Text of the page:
There are many struggles for first-generation immigrants to overcome when they move to this country. South Carolina's Richland District Two is hoping to set these families up for success by offering at-home wireless Internet access after school. In a district where innovation is key and technology is incorporated into most aspects of learning, how do you equip students and families who have limited access to technology?
“Bridging the Digital Divide is very important to us. We have a lot of blended learning initiatives, and we want to make sure that ALL our students have access to the tools they need after school.” said Donna Teuber, Team Lead for Technology Integration
While many districts around the country are incorporating 1 to 1 or BYOD programs into their schools, few districts are doing both at the same time – and successfully. Richland's District Two has been committed to integrating technology into the classroom and is just as committed to making sure technology is available to all of their students outside of the classroom as well. According to Donna, equity of access is key to the successful implementation of these programs.
The Pilot Project
Though most students in Richland Two have their own devices through BYOD or Chromebook loans from the school, there are still some who don't have Internet access at home. By using mapping data, they were able to see which families lacked home Internet access as well as how that impacted their test scores and grades. They identified 25 families, and found these were mostly Hispanic, many of whom were first generation immigrants. “When you're struggling just to pay for rent and food, Internet access doesn't come up high on the list,” says Ron Huff, Richland's Hispanic family liaison. Currently, 7.5 percent of Richland's population is Hispanic, and that rate is expected to grow to 10 percent in the next 5 years. After identifying the families, Richland Two partnered with Kajeet to offer 25 Kajeet SmartSpot® devices for safe, filtered Internet broadband. Over the summer, Ron's team showed them how to use the Kajeet SmartSpot, and explained that it wasn't just for the kids to get better grades, but also for the entire household to use to access community resources and search for jobs – a benefit for everyone.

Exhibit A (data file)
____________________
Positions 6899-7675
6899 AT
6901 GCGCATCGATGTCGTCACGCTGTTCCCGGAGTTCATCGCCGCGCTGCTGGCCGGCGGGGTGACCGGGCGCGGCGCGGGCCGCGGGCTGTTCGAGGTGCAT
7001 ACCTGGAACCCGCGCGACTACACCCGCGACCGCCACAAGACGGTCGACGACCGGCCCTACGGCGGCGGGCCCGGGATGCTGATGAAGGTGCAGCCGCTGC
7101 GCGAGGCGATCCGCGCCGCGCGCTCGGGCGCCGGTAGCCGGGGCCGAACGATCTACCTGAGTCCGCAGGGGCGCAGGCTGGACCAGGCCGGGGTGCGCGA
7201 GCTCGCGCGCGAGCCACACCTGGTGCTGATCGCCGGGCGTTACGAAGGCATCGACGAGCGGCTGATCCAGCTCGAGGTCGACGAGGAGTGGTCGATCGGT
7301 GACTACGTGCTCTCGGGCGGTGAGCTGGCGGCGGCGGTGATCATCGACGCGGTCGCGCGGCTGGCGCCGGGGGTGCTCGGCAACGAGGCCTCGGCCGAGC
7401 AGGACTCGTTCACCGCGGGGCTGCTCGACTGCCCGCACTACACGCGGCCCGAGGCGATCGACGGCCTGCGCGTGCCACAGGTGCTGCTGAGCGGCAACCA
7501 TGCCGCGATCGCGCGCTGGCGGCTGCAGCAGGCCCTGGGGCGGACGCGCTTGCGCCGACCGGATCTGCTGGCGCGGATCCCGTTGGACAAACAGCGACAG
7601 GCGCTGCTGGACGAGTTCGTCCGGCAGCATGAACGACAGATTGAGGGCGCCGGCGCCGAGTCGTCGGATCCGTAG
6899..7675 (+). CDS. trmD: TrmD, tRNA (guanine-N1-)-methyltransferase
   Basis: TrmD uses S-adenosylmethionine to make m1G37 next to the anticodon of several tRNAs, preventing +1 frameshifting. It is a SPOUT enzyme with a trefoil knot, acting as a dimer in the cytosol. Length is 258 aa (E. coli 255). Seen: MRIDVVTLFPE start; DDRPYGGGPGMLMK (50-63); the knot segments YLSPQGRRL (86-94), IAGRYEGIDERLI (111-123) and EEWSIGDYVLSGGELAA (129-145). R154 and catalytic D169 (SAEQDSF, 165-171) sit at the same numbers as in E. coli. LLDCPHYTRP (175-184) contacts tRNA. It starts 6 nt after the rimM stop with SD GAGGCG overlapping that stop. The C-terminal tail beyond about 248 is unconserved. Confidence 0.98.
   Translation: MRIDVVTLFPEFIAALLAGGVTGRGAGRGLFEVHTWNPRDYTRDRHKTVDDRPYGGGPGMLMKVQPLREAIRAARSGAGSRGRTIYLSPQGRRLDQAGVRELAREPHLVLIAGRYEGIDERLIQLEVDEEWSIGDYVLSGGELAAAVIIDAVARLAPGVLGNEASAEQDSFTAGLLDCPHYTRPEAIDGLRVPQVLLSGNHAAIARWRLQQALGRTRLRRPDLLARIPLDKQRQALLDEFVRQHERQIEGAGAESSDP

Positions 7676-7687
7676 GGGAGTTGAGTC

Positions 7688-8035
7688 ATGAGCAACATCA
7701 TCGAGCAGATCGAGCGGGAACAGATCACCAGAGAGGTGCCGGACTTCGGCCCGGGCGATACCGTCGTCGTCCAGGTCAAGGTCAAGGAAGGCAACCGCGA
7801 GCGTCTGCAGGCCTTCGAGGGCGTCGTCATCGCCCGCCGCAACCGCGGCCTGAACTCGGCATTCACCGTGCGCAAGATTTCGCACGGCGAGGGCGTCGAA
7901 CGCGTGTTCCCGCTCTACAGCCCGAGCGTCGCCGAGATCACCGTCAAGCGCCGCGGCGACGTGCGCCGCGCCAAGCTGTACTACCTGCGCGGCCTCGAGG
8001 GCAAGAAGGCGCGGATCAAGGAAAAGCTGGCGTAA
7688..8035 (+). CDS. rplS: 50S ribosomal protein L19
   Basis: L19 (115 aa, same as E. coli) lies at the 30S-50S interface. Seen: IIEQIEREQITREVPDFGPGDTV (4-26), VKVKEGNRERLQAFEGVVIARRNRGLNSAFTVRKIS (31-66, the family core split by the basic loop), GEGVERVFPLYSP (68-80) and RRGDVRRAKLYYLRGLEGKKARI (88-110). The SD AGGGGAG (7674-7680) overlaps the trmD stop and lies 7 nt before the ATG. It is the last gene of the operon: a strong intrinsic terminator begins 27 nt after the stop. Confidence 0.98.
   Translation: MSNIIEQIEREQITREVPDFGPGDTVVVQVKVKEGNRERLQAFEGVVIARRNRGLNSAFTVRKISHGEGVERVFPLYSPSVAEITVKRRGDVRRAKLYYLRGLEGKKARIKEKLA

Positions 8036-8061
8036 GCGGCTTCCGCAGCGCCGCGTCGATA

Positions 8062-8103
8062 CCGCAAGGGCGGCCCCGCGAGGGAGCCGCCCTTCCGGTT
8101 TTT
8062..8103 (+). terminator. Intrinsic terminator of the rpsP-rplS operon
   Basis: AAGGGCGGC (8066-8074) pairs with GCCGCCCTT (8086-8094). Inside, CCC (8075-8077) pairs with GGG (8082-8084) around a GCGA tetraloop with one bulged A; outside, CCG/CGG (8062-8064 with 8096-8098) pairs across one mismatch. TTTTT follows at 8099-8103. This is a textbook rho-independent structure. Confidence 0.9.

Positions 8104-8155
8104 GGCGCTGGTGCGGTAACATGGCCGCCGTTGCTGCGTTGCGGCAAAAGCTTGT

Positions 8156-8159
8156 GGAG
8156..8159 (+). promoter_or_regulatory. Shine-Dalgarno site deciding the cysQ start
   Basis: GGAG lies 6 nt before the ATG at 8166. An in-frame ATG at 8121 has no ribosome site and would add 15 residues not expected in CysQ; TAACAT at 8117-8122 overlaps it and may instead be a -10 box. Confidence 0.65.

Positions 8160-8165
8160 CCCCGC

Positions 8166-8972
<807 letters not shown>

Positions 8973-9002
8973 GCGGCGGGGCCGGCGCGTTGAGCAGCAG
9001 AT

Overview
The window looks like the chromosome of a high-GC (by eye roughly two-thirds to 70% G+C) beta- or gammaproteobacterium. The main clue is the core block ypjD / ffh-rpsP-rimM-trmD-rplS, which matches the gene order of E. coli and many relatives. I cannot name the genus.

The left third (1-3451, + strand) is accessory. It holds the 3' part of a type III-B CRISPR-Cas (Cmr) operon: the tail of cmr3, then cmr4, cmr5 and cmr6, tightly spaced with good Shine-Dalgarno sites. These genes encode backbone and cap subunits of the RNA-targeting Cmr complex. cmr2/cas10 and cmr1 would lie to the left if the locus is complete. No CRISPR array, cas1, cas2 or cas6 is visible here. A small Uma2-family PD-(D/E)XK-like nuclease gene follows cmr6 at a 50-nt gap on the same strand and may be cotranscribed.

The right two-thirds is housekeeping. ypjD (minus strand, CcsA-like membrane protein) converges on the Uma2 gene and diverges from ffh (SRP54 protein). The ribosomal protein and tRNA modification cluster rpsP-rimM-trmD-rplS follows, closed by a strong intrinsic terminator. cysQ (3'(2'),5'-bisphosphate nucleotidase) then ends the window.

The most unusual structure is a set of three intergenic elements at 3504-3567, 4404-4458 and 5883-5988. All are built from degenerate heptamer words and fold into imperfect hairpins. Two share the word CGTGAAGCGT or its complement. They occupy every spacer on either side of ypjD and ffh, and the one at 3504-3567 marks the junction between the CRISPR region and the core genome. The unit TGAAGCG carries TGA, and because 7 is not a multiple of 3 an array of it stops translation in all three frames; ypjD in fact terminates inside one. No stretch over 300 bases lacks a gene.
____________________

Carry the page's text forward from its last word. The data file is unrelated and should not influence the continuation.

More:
“We are able to look at test scores, grades, and graduation rates to measure the results and we've seen some good results so far,” said Ron Huff. “Using Kajeet SmartSpots gave these kids avenues to complete all their homework. We even had some students who were able to bring their grades up to honor role status from so-so grades.”
Through the initial success of Richland Two's pilot partnership with Kajeet, they have increased the next phase of the program to include 100 devices. It has also been expanded to include other ESOL students and those identified by school social workers as having need. “Being able to offer filtered Internet content was key,” says Donna Teuber, and she is very pleased with the outcome of the program. “The Kajeet SmartSpots have been a great way for us to get Internet access into those homes, and from what we are seeing, it is having a tremendous impact!”
The Kajeet Education Broadband solution, featuring the Kajeet SmartSpot a portable Wi-Fi hotspot, combined with the Innovative Sentinel® cloud portal, enables administrators and teachers to provide CIPA-compliant, customizable filtered Internet access that keeps students focused on school work.